Otherwise

Otherwise
opinions about life, work, and spirituality

Travel Highlights 13: Buenos Aires Day 1

November 25th, 2007

We arrive at our simple, clean hotel in San Telmo, one of the oldest barrios in Buenos Aires. We walk down Salle Defensa, a cobblestone one lane road lined with stately old buildings, antique shops and European style cafes (rather than say, North American style, ie. Starbastards). We are tired from our long bus ride overnight from San Ignacio, but have only a few days in BA, so we keenly march onwards. We head down Salle Florida, which has to be one of Buenos Aires’ more aggravating streets, in spite of the fact that its a pedestrian-only route. The street is fraught with commercial shopping stores, which each boast unbelievable sales and whose contents of colourful v-neck sweaters and angled leather jackets look blearily alike. The flow of people is compelling, and we have to fight our way past scores of salespeople on the streets who aggressively hand out pamphlet after pamphlet of advertisements.

We eat lunch off of Salle Florida, and are introduced to Buenos Aires’ dining (fabulous) and prices (jaw-dropping cheap). Up Salle Corrientes we tread, towards the giant obelisk that marks Buenos Aires’ 400th anniversary. We are in search of bookstore, in hope of a Spanish phrasebook, as we know even less Spanish than Portuguese. Argentina’s literacy rate stands at 98%, which is one of the best in the world, and certainly the most inspiring in South America. We figure if any place were to have the book we need, Buenos Aires, and particularly the notoriously bookstore-crammed area around Corrientes, will. We step into bookstore after bookstore, enthralled by the dizzying array of books and variety of architecture, but the necessary english-to-spanish phrasebook eludes us. Finally, we give up, and head back towards our hotel.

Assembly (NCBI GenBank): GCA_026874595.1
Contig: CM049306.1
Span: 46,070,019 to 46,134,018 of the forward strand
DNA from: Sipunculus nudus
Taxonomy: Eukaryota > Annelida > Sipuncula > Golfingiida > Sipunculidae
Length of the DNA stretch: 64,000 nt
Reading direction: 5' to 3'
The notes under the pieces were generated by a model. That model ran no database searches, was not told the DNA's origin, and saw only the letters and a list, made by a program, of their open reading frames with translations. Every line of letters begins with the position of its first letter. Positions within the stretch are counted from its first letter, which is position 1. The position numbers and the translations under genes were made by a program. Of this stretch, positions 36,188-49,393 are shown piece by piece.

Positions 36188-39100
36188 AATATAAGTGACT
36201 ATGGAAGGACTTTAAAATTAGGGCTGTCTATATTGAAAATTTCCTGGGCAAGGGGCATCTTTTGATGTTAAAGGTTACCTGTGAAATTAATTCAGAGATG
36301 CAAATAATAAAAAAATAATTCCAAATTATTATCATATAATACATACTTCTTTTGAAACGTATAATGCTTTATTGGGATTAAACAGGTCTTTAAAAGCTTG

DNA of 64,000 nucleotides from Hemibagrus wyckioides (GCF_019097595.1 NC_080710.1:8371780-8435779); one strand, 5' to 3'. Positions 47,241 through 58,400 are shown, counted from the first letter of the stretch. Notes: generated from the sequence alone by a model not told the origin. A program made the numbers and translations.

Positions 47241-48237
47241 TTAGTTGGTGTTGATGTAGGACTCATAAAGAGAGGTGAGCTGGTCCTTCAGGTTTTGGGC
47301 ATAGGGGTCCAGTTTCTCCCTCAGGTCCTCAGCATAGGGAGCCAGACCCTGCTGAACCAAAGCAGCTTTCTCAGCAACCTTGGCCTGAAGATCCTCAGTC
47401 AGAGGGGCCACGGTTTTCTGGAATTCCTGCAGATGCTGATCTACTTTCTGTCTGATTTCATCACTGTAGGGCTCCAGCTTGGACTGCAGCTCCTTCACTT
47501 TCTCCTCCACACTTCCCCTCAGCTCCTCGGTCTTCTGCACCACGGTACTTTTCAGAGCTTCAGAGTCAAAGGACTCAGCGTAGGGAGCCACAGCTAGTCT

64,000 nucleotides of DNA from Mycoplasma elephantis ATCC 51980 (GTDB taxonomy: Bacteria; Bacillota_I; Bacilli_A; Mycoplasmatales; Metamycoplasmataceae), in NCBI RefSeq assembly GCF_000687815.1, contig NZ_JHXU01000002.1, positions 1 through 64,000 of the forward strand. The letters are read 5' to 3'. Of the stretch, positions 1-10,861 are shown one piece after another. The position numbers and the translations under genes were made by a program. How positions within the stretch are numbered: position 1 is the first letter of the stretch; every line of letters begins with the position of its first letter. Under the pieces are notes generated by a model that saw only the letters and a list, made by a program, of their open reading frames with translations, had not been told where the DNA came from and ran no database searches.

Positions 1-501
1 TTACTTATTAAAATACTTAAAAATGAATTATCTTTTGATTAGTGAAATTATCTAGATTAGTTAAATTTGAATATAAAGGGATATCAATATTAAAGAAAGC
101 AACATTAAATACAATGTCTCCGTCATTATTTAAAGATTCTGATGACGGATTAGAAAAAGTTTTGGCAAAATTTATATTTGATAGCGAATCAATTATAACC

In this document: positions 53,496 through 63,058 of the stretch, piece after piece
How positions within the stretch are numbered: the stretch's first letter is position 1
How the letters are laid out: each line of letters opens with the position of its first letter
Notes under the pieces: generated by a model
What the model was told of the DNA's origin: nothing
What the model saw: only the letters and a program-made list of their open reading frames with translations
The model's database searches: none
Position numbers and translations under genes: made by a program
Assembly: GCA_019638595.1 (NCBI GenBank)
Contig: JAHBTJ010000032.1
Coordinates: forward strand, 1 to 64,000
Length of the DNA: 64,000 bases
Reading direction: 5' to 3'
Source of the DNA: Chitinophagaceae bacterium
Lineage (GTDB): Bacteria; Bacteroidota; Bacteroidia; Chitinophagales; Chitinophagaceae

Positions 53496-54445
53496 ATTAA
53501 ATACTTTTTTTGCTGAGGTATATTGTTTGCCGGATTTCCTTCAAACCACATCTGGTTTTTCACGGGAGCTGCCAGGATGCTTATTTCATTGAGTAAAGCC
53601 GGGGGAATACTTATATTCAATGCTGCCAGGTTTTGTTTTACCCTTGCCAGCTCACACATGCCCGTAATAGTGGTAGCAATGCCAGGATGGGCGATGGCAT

Three doors down from our hotel is the attractive Cafe Hippopotamo, with heavy wood tables and sturdy chairs, gilt glass windows and loads of character. We order what we think will be a light, but pleasant dinner: two salads, and a tortilla and smoothie to split between the two of us. What we get are two enormous cookie-jar sized salads, a tortilla the circumfrence of our dining table at home and a smoothie in a milk pitcher. My salad, which purported to be grilled vegetables and cheese, is in fact, someones entire vegetable garden tastily fired up with a full wheel of creamy cheese. The “tortilla” is actually a delicious omellete, stuffed with half of PEI’s potatoes, Italy’s sausages and England’s cheese. Needless to say, we are unable to finish our meal. The bill? About twelve dollars Canadian.

Earlier, while rifling through the Buenos Aires’ Herald, the city’s english newspaper, we caught an advertisement about a night of Argentine folk music at the Buenos Aires’ Cultural Centre. After dinner, we take a taxi to the Cultural Centre, and look forward to listening to some authentic Argentine music. We are befuddled, however, as we search through the cultural centre and see no similar advertisements on the walls, doors or in racks of pamphlets. The man at the information desk seems to know nothing about an evening of Argentine folk music. We head next door to the smaller art gallery and rehearsal hall. Music students with guitars, flutes, violins and cellos packed in hard sturdy cases or cloth bags strung from shoulders move past us, but there is no suggestion as to where the folk music might be. Finally, we ask a night guard, who through muddled english, explains to us that there is most certainly no folk music tonight. The night for folk music was a week ago. The english newspaper was wrong.

Disappointed, we tread for an hour back to our hotel. The cool air carries upon it the savoury scent of sizzling goat, lamb and beef. The streets are full of Argentines both young and old on their way to dinner. The sound of accordions zipping in and out; the sensual, appealing voice of tango beckons like a golden drop of aromatic cognac after a weary week of work. But we are tired, now, and even the sweet, sexy sound of Argentina’s music can’t lull us away from the comfort of bed.

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